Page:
The scope of infrastructure development is growing larger and more complex as time goes on making the various resource inputs – human, material and plants and machinery – required for their successful completion large as well. It is therefore essential that the entire process be properly planned and controlled in order to ensure this. Computer-Aided Project Planning and Control Systems (CAPPCS), software, provides the various mechanisms for the effective coalition of all the resources required for the planning and control of projects. This in turn serves as the basis for management decisions that ultimately leads to the success of projects. This research was aimed at determining the extent of use of CAPPCS in the Ghanaian construction industry. A descriptive survey was used to solicit information from professionals in the industry. This was done through self-administered questionnaires. The survey population was made up of professionals from construction consulting and professionals working with D1 construction organisations in Ghana. The data garnered was analysed using descriptive statistics, a quantitative approach. The findings of this research indicated a general awareness and use of CAPPCS by the respondents and the organisations that they worked for. The use was however limited to basic scheduling functions. It was evident that more needs to be done in terms of training and sensitising of professionals on the use of CAPPCS.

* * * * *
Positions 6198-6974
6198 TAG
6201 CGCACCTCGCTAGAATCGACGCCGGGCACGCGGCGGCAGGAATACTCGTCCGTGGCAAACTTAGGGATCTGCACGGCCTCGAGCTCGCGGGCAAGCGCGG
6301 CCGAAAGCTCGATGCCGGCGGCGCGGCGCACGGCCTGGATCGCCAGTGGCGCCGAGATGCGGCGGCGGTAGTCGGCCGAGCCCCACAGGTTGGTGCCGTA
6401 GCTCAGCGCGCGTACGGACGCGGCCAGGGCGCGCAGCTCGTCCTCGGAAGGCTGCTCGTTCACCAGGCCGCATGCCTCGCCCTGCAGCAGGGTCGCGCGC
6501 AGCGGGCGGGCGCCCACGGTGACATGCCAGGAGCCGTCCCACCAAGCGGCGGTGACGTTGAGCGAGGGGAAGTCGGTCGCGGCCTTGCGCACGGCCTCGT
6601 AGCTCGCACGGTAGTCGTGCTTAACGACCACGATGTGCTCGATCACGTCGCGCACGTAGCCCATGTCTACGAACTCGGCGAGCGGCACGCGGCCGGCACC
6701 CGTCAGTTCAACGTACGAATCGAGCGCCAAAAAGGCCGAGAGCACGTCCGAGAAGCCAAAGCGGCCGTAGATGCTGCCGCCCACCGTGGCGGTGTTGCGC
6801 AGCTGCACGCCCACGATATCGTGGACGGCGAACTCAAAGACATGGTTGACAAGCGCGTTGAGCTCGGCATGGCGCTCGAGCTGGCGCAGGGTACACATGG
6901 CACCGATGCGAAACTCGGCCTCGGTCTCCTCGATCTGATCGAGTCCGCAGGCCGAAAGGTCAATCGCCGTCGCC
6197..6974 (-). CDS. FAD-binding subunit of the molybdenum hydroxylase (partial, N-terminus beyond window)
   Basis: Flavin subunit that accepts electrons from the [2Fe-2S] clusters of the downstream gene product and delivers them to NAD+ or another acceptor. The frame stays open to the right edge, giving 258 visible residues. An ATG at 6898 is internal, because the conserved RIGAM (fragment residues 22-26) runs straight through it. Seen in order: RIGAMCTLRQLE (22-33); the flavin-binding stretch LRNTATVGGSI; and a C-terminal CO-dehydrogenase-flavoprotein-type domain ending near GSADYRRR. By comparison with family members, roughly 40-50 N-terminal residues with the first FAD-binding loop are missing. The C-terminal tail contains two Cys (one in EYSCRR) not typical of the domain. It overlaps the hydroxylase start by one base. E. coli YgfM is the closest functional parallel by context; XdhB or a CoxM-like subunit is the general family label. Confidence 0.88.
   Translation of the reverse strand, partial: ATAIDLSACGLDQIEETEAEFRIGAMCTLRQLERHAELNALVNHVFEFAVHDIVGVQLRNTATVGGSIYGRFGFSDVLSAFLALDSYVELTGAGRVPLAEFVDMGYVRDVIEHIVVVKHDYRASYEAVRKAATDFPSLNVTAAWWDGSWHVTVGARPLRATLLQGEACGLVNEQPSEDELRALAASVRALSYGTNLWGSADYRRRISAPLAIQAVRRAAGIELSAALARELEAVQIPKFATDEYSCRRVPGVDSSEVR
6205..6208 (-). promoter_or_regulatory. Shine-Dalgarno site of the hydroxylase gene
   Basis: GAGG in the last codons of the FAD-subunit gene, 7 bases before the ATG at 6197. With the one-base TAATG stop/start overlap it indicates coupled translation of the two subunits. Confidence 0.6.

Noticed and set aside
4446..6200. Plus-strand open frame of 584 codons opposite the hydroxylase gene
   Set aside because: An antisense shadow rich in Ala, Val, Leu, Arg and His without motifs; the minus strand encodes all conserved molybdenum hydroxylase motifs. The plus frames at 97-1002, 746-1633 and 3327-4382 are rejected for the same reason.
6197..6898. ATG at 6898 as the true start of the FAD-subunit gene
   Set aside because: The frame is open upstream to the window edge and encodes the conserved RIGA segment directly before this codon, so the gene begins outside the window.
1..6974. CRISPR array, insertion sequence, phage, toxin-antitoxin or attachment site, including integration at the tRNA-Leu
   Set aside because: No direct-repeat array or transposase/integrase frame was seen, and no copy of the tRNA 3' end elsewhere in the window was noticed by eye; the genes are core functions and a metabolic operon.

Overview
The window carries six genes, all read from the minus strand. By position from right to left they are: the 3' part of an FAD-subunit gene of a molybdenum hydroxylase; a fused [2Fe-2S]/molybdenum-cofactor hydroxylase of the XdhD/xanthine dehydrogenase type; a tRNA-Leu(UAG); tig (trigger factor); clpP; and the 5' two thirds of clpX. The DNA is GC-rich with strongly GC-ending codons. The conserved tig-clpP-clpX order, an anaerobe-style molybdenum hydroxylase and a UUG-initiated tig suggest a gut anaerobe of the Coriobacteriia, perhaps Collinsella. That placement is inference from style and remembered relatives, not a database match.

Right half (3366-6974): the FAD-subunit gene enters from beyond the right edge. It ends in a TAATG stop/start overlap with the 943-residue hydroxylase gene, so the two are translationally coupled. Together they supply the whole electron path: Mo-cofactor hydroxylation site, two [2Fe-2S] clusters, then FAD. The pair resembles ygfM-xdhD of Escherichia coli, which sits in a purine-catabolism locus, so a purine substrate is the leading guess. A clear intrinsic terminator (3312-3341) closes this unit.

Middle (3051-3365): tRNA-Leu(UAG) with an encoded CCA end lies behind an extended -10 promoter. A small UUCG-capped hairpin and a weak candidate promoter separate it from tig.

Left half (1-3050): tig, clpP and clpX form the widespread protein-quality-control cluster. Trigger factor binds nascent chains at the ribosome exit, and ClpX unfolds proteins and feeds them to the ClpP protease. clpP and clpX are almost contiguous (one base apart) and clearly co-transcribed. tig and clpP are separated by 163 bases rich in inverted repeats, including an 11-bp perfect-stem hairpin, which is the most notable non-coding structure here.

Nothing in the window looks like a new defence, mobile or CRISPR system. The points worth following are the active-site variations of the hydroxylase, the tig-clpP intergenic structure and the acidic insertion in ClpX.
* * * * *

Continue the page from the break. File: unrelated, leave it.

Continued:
1.1 Background of the Study
Construction projects are becoming increasingly complex. Developments now require the input of huge resources - human, material, plants and machinery, if they are to be successful. Effective planning and control is therefore essential if the various resources are to be properly allocated, made use of and optimised. Over the years, in the construction industry, this has been executed mostly through manual means. Kim et al. (2013) suggests this approach for managing and controlling projects is considered unreliable and not effective.

This manual and increasingly quasi-automated means of planning and controlling projects within the construction industry poses some challenges to the project manager; especially when they are not proactively and effectively managed. Time and effort which could have otherwise be used in achieving other project deliverables has to be now spent repeating tasks and rechecking activities. Also important information that could help in effective and timely decision making may be omitted or incorporated in the programme at a time that renders it useless insofar as safeguarding the project from negative impacts is concerned. Managers and decision makers are now using information management systems and tools to bring up the levels of project management efficiency and control and to also increase the chances of achieving project objectives.